Civil War reenactments first began during the Civil War itself, when both Union and Confederate soldiers would stage mock battles in order to train for actual combat. However, these reenactments were not open to the public. It wasn't until the early 20th century that reenactments became a popular form of entertainment. The first major public reenactment was held in 1911 to commemorate the 50th anniversary of the Battle of Gettysburg. Today, Civil War reenactments are held all over the United States, and they continue to be a popular way to learn about this significant period in American history.
Every year, thousands of Americans take part in reenactments of the Civil War. These living history events allow people to step back in time and experience what life was like during the 1860s. Participants often stay in character throughout the event, sleeping in period-appropriate tents and eating food cooked over an open fire. Reenactments are typically held on battlefields or other historic sites, and they often include authentic period dress, weapons, and equipment. Some reenactments are large-scale events that involve hundreds of participants, while others are more intimate affairs with only a few dozen people. No matter their size, each civil war reenactment provides a unique opportunity to learn about America’s past.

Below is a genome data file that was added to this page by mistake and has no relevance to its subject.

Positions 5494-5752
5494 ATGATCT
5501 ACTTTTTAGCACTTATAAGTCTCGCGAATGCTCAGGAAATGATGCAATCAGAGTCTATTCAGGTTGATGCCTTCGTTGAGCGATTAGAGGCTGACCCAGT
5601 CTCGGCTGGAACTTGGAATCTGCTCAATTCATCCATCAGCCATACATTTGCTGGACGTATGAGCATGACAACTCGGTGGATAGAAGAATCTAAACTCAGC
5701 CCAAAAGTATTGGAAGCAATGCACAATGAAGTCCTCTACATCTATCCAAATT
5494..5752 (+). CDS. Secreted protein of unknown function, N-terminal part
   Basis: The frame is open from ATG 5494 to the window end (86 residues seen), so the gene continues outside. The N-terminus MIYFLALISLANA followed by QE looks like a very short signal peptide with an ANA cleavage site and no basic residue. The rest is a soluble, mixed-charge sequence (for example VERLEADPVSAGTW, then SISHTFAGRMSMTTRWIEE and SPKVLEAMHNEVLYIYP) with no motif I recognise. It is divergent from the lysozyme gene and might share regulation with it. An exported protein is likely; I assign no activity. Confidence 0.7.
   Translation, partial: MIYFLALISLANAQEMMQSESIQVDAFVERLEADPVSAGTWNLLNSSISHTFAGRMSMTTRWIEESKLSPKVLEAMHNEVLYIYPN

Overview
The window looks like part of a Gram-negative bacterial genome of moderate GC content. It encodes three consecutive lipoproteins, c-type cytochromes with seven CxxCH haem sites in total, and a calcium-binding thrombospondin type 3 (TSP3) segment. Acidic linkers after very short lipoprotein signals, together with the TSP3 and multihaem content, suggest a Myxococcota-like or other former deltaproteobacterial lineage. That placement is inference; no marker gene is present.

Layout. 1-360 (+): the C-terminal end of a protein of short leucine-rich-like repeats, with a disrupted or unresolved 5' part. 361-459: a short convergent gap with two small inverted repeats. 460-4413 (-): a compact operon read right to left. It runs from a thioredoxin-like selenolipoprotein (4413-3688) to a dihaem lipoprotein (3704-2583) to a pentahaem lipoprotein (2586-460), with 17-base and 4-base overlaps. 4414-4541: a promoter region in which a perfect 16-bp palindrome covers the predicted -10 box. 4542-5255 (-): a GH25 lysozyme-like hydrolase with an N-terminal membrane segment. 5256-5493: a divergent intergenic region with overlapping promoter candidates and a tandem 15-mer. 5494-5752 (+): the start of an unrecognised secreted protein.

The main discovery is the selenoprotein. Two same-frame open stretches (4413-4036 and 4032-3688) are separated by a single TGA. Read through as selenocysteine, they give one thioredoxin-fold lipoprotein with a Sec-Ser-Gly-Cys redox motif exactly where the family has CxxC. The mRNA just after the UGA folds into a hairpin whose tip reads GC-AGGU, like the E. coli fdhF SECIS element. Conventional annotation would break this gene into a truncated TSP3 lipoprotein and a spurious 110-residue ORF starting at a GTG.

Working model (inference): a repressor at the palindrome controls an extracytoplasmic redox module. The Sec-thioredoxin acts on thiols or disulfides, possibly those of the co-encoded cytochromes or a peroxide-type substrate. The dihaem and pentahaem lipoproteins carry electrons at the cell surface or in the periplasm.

Civilians: In addition to soldiers, reenactments often feature civilian encampments, where people can learn about the day-to-day lives of those who lived through the Civil War. For many, taking part in a reenactment is a way to connect with their ancestors and gain a greater understanding of American history.
Tactical Reenactment: Some reenactments will be listed as "tactical" or "private". These events are closed to the public and open to reenactors only. Many reenactors enjoy immersing themselves in the period and there just weren't any spectators with smart phones in the 1860's.
Sutlers: You will often see information regarding sutlers on various websites and event listings. A sutler is generally known as a person who followed an army selling their wares.
This list is far from an exhaustive list. To submit a show for consideration please feel free to contact us here.
Caution: Milsurpia does not support or condone any extremist, or anti-American organizations or activities. Many reenactment groups, museums, and militaria collects accurately portray the history of previous conflicts which may include the display of flags and logos deemed sensitive to some. Milsurpia is not responsible for anything a encountered after leaving this domain.